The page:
Afzal Guru hanging: India hanged a Kashmiri man on Saturday for an attack on the country's parliament in 2001, sparking clashes in Kashmir between protesters and police who wielded batons and fired teargas. Dozens of people were injured.
President Pranab Mukherjee rejected a mercy petition from Mohammad Afzal Guru and he was hanged at 8 a.m. (0230 GMT) in Tihar jail in the capital, New Delhi. Security forces anticipating unrest had imposed a curfew in parts of insurgency-torn Kashmir and ordered people off the streets.
Guru, from the Indian part of divided Kashmir, was convicted of helping organise arms for the gunmen who made the attack and a place for them to stay. He always maintained his innocence.
India blamed the attack on the parliament of the world's largest democracy on militants backed by Pakistan, targeting the prime minister, interior minister and legislators in one of the country's worst ever militant attacks.
Pakistan denied any involvement and condemned the attack but tension rose sharply and brought the nuclear-armed rivals dangerously close to their fourth war. Nearly a million soldiers were mobilised on both sides of the border and fears of war only dissipated months later, in June 2002.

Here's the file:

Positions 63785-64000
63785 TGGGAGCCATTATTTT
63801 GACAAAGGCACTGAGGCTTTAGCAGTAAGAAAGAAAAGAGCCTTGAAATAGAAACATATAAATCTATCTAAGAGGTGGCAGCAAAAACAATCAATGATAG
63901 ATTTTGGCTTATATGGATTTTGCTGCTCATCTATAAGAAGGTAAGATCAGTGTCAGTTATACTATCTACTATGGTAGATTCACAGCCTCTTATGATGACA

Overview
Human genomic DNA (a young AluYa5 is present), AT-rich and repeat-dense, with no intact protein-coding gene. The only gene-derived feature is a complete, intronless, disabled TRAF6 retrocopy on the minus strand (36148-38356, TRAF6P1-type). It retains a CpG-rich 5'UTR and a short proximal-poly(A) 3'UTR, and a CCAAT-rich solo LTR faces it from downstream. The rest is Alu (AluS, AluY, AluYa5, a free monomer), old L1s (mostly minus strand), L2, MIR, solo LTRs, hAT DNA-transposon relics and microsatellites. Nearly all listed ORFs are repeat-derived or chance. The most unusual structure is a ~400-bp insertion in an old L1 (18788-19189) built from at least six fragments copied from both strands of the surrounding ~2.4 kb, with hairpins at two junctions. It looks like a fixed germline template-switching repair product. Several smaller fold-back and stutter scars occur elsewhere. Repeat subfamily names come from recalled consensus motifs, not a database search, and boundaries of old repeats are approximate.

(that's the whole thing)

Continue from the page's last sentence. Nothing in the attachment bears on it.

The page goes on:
The hanging was ordered less than three months after India executed the lone surviving gunman of a 2008 attack in the city of Mumbai in which 166 people were killed.
Saturday's execution could help the ruling Congress party deflect opposition criticism of being soft on militancy as it gears up for a series of state elections this year and a general election due by 2014, while grappling with an economic slowdown.
"Congress has decided to be more proactive in view of the elections, not only in terms of economic policy but also matters like the hanging," said political analyst Amulya Ganguli.
"The Congress has now deprived the BJP of a propaganda plank," he said, referring to the main opposition Bharatiya Janata Party.
Government officials dismissed suggestions that electoral politics played a role in the decision to execute Guru.
In major towns of Indian Kashmir, where security forces have battled a Muslim separatist insurgency for decades, barricades were erected and hundreds of police and paramilitary force members were deployed.
"The hanging of Afzal Guru is a declaration of war by India," said Hilal Ahmad War, leader of a separatist faction.
Thirty-six people including 23 policemen were injured in protests, said police spokesman Manoj Sheeri, with most of the violence in Guru's home district.
Authorities shut down